Review Summary: Jethro Tull wrote an extremely ambitious and unique album... and it worked astonishingly well!
At the end of the 60s, the Psychedelic wave that had hit it was showing the earliest signs of changing. It would not disappear, however, and would instead manifest itself into a genre both remarkably similar and completely different; Progressive Rock. This genre was new and exciting, taking the expert musicianship and mysticism and expanding on them in a much more structured manner. The genre gave rise to many new bands, each of which was completely unique and moulded the genre in different, interesting ways. Perhaps the most interesting of these was Jethro Tull, and perhaps their most interesting album was Thick as a Brick.
Thick as a Brick was the first song to span an entire album, reaching a previously unheard-of time of 43:46. This album would have seemed impossible to many of the other bands of the time; the song would get boring, or they would run out of ideas, or they would just not be up to the task. Not Jethro Tull. They took on the task, and produced what I believe to be the best concept album of the 70s. Supposedly written by 8 year old 'Little Milton', the album centres mainly around the difficulties and pleasantries of growing up, but was also written as a satirical take of all the other progressive rock albums being written at the time, as Ian Anderson dismissed them as 'pretentious' and 'obnoxious'.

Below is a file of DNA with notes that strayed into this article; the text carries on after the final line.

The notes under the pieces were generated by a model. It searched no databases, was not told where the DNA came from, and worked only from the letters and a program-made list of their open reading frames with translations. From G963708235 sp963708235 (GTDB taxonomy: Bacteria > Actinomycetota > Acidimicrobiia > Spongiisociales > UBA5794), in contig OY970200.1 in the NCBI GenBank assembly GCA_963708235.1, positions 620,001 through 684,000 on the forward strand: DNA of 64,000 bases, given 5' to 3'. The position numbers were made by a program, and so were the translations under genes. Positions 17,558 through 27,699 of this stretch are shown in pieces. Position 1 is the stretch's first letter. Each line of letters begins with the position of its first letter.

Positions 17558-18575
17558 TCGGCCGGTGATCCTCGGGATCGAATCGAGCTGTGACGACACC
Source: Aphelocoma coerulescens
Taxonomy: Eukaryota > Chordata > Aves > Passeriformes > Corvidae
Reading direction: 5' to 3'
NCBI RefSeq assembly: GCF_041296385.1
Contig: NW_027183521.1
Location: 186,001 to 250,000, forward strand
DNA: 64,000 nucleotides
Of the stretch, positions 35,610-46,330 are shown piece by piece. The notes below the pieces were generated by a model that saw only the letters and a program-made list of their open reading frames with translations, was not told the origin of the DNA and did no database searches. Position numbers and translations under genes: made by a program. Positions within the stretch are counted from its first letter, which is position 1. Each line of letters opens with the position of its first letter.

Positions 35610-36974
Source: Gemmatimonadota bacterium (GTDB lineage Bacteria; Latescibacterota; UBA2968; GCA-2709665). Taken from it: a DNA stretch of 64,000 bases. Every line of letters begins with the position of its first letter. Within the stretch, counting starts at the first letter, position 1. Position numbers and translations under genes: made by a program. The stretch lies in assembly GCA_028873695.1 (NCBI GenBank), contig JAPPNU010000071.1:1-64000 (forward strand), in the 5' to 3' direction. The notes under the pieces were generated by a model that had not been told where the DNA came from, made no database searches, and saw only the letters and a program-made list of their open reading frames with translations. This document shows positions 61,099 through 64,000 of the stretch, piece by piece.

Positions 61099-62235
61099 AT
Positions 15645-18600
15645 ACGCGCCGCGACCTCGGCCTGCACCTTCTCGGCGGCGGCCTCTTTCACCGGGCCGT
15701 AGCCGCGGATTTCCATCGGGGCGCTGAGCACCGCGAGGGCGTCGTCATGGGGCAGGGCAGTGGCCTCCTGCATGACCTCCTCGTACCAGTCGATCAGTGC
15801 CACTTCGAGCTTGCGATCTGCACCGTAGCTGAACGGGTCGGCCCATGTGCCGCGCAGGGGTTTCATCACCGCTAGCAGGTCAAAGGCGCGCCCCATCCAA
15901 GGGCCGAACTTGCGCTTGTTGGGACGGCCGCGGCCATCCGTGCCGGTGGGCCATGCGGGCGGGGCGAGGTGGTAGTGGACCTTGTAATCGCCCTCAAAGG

The album starts with some soft acoustic guitar playing, then joined by Ian Anderson's fantastically fitting voice, and some flute playing. The band then joins, and this continues for a few minutes, until we see the rock side of the band join in, with an Aqualung-esque beat with a more complex guitar and bass riff and some wind instruments for good measure. We see lots of solo play between the guitarist and the organist, but each instrumentalist shines in the first half of the album, and there are multiple variations in the tune, keeping you captivated throughout the entire half.
This captivation is maintained throughout the second half as well, as the parts segue perfectly into each other, again blending their folky backgrounds with their later rock, and their newly discovered progressive sound creating the unique mixture the era thrived on. We see a reprise of the Aqualung-esque riff, followed by an incredible drum solo by Barriemore Barlow. This is followed by a long break, then some more excellent folky moments, before launching into the emotional finale of the song. This is the verse that really deals with the morals of the song, in a brilliantly worded and expertly played flurry. Afterwards, we see a reprise or two of some earlier points of the song, before being left with how the album started, and finally being left with the lines that are the namesake of the album 'and your wise men don't know how it feels to be Thick as a Brick'.
Overall, Jethro Tull have delivered what they promised in an interview all those years ago; the mother of all concept albums. And they did so with such style, and such prowess, that you can't help but be left reeling by it. Definitely one for the ages.